In charge of the Fast train was Guard J. P. Farrell stationed at Brighton. He had taken over the train at Brighton at 21.30 and it had left on time at 21.45. He told me that he was on his way to the rear of the train to carry out his duties as train ticket collector as the train passed through Haywards Heath, which he noted as being passed on time, and soon afterwards felt the brakes being applied in emergency. He started at once to return to his brake compartment but within about 5 seconds he felt the train make 3 lurches and the coach started to lean over, coming to a stand with all the lights out.

Guard Farrell went immediately to his brake compartment, collected his detonators and was about to set out to protect in rear when he met a permanent way man who undertook to protect the train while he got out an extinguisher to deal with a small fire that had broken out underneath one of the rear coaches of the other train. He then handed the extinguisher over to the guard of the other train and then got out some more detonators and went forward to protect the Down line. On the way he met another permanent way man who told him that the driver was unhurt and was carrying out the protection, so he went back to Signal CH13 where he spoke on the telephone to the signalman and asked for the Fire Brigade and Ambulances to be sent to the scene. He then noticed that the visibility seemed to have worsened so he put down additional detonators, one on each Up line 100 yards behind the two trains and then went back the full mile to put 3 more detonators on each line.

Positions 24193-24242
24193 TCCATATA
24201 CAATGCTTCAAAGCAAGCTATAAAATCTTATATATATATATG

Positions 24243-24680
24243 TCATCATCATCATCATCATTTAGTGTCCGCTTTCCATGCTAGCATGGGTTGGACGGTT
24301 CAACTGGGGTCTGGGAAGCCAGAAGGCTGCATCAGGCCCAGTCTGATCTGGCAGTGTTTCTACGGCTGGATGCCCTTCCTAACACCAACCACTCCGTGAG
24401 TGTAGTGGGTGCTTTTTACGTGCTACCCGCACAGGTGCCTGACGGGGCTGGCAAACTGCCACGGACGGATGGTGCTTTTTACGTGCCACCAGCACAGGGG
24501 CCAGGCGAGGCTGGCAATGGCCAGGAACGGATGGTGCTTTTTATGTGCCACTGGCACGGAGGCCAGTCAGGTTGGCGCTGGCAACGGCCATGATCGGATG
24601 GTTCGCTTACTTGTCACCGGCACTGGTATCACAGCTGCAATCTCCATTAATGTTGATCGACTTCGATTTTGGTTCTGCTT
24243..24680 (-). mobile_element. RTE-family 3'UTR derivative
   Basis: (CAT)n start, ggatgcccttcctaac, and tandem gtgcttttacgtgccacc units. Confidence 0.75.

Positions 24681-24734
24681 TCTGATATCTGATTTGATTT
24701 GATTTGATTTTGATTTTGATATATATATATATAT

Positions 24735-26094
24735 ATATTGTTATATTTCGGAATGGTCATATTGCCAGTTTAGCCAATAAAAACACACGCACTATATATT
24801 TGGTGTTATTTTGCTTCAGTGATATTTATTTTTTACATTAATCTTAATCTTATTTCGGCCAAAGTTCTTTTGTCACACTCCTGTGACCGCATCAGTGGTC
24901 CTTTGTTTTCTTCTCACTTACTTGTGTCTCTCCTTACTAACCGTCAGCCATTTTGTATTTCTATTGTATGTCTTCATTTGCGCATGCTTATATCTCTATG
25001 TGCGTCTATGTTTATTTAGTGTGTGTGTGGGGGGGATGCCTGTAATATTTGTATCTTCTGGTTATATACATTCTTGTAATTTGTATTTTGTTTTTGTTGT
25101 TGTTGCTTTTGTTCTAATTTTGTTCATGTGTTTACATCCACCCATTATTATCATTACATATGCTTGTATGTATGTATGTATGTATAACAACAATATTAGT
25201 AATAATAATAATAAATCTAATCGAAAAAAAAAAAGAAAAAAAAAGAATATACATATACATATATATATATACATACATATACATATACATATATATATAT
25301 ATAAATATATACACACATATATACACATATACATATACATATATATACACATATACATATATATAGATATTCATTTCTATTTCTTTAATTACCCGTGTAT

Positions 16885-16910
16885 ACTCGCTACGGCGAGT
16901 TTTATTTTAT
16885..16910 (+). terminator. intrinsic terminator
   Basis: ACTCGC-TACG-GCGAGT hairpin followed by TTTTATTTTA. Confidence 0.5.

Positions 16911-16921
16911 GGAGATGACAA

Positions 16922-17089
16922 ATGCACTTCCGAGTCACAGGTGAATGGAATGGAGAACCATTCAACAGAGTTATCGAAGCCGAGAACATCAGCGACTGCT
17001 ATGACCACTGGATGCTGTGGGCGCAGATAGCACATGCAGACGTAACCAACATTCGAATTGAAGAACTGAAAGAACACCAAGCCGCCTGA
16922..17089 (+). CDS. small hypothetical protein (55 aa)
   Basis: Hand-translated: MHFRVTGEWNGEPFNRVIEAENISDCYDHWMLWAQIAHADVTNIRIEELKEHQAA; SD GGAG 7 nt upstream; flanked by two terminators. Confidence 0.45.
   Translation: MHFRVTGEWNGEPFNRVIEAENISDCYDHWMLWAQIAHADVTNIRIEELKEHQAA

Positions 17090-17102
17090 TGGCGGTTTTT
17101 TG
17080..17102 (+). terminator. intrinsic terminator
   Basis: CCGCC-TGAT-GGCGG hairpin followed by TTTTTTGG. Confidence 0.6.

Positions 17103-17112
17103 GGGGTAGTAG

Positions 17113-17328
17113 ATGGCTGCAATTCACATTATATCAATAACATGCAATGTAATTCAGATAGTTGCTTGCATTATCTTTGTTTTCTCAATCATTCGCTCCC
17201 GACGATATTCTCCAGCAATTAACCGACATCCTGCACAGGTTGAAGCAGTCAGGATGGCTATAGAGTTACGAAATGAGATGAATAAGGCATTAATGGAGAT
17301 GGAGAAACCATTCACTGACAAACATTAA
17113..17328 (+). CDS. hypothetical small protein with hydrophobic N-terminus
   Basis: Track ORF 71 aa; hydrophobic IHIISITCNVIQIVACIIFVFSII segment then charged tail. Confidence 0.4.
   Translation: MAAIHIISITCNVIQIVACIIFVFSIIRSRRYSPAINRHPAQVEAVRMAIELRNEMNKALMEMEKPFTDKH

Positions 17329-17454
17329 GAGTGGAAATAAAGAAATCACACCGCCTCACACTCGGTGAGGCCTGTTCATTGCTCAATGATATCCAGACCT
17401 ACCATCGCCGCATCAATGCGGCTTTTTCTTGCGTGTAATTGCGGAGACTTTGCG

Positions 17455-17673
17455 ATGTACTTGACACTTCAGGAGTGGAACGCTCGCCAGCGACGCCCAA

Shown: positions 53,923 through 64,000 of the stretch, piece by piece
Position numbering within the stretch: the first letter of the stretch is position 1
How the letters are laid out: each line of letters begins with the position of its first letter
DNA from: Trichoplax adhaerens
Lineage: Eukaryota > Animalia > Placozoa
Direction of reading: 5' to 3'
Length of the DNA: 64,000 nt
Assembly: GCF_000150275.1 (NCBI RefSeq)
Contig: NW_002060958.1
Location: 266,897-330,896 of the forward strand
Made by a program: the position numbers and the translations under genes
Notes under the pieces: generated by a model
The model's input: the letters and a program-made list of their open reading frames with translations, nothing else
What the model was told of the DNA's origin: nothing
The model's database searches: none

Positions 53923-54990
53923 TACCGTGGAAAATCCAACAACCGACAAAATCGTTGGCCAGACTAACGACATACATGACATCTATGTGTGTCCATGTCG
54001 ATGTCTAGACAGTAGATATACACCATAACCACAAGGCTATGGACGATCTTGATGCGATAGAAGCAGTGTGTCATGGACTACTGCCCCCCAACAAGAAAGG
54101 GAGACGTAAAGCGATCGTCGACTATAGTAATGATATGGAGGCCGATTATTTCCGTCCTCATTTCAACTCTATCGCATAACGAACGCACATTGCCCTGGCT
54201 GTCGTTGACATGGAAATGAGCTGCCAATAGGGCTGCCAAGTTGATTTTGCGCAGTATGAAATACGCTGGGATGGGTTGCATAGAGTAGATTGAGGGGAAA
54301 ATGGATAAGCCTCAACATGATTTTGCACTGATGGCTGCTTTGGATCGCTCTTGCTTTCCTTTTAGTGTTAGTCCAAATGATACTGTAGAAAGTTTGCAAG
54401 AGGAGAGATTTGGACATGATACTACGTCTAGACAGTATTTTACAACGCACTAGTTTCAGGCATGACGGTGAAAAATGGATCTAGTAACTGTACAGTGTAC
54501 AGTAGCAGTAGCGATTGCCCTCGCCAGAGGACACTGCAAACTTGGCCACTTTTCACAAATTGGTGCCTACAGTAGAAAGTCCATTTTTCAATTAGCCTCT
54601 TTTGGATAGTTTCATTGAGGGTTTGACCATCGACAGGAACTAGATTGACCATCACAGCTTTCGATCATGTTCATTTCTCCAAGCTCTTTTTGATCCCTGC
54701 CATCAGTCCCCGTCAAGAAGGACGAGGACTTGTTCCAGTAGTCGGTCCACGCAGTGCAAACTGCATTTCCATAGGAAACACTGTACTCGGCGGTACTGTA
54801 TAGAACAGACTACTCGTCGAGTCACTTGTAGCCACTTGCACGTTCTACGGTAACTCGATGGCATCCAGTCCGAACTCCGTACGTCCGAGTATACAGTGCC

The driver of the Fast train was Driver E. Rooke, who took the train over at Brighton at about 21.35, after his mid-shift break. He told me that he had had clear signals until after passing Wivelsfield where he first saw a Yellow signal. He made a slight application of the brake but the signal cleared to Green before the train had lost any significant amount of speed. He recalled that he then ran into an area of patchy fog and the next signal, which was the junction signal for the Up Local line at Haywards Heath, cleared from Yellow to Green for the Up Through line almost as it came into view. The next two signals, the Haywards Heath Up Through Starting signal and the signal protecting the convergence of the Up Through and Up Local lines at Copyhold Junction were both at Green, but just after passing the latter Driver Rooke suddenly saw the illuminated red screens of a train on the Up Local line close ahead. Realising that a collision was inevitable, he made an emergency brake application, let go of the controller and crossed to the off side of the cab where he clung to the handbrake column and waited for the impact. He thought the speed of his train was about 75 miles/h at that time. He told me of the terrible noise of the collision with sparks and debris flying everywhere and of how the coach rolled over onto its right side. He thought he must have fainted for a moment because when he came to all was still and he found himself trapped by the cab door into the right hand corner of the cab. He was very worried in case the Down line was obstructed and after a few moments he managed to force open the small sliding window and wriggle out between the cab side and the ballast. He had no lamp and no detonators, but there were several permanent way men who had been passengers on the Slow train nearby, and while one gave him a lamp another fetched detonators from a nearby platelayers cabin and accompanied him.